Recently I began working at the publishers Bloombsury – having interned there many moons ago, being offered a job in the digital marketing department was something of a dream come true for me. On my first day there I was discussing with a new colleague what our favourite books were; one of his was The God of Small Things. That it was on the BBC Big Read gave me further impetuous to read it, and so – after finishing The Hobbit – I began one of three copies I’ve accumulated over the years.
At number 85 in the BBC Top 100, The God of Small Things is one of the most recently written books on the list – completed in 1996, it won the Booker in 1997, just six years before the BBC conducted their poll to find the nation’s best loved book. Arundhati Roy’s debut – and so far only – novel, The God of Small Things is set against a background of political turbulence in Kerala – one of India’s most southern states – and follows the lives of boy and girl twins Rahel and Eshappe who live with their divorced mother Ammu and her extended family. The narrative shifts back and forth between their childhood and their lives as adults twenty-five years later via a series of flashback and memories. The prose is evocative and poetic and lends a sense of the exotic to an otherwise pensive plot.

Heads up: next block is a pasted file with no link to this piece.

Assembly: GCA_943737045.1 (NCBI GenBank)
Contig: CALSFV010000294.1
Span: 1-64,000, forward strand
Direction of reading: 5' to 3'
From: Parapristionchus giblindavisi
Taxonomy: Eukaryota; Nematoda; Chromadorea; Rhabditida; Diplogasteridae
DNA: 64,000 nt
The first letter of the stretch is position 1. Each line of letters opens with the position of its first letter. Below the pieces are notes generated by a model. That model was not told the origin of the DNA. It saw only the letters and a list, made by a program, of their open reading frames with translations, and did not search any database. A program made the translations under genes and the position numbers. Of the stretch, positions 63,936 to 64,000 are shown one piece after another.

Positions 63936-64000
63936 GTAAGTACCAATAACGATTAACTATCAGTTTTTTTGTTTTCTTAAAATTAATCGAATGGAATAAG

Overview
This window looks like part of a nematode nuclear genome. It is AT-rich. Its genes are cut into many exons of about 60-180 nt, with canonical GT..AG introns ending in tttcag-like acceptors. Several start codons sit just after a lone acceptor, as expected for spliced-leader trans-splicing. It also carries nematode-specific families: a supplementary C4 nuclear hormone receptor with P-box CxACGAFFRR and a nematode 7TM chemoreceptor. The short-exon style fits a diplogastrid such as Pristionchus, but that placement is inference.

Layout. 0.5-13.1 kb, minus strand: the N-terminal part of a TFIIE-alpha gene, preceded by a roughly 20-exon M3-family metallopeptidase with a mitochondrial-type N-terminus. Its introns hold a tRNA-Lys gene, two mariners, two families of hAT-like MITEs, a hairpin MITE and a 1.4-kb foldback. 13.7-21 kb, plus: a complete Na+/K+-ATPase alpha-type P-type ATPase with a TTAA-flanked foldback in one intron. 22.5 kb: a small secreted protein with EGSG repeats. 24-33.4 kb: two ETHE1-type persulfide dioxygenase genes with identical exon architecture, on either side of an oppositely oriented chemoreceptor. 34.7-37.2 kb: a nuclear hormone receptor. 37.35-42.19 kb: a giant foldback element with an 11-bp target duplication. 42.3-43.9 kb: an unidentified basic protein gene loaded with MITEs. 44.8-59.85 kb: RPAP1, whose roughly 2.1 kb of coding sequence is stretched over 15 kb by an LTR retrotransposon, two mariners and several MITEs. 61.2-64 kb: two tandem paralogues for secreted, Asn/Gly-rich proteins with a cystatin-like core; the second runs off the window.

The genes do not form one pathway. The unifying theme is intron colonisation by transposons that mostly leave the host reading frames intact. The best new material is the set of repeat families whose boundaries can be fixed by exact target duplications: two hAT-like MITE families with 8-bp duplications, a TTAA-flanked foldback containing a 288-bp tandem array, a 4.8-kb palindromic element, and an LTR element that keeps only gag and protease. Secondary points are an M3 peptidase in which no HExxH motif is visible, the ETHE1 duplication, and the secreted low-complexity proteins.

Early on in the story we learn of a fateful event which is intrinsic to the plot, around the arrival of the twin’s cousin Sophie Mol. Roy then goes on to weave together the events that led to the tragedy and the consequences that came thereafter.
With a lush and fragrant Indian backdrop, a colourful cast of characters – from the twin’s beloved Uncle Chacko to their Grand Aunt Baby Kochamma – and Roy’s rich and vivid prose, The God of Small Things is a haunting and atmospheric read. Full of melancholy and grief, yet beautifully written, it’s easy to see why The God of Small Things has been hailed as a modern masterpiece.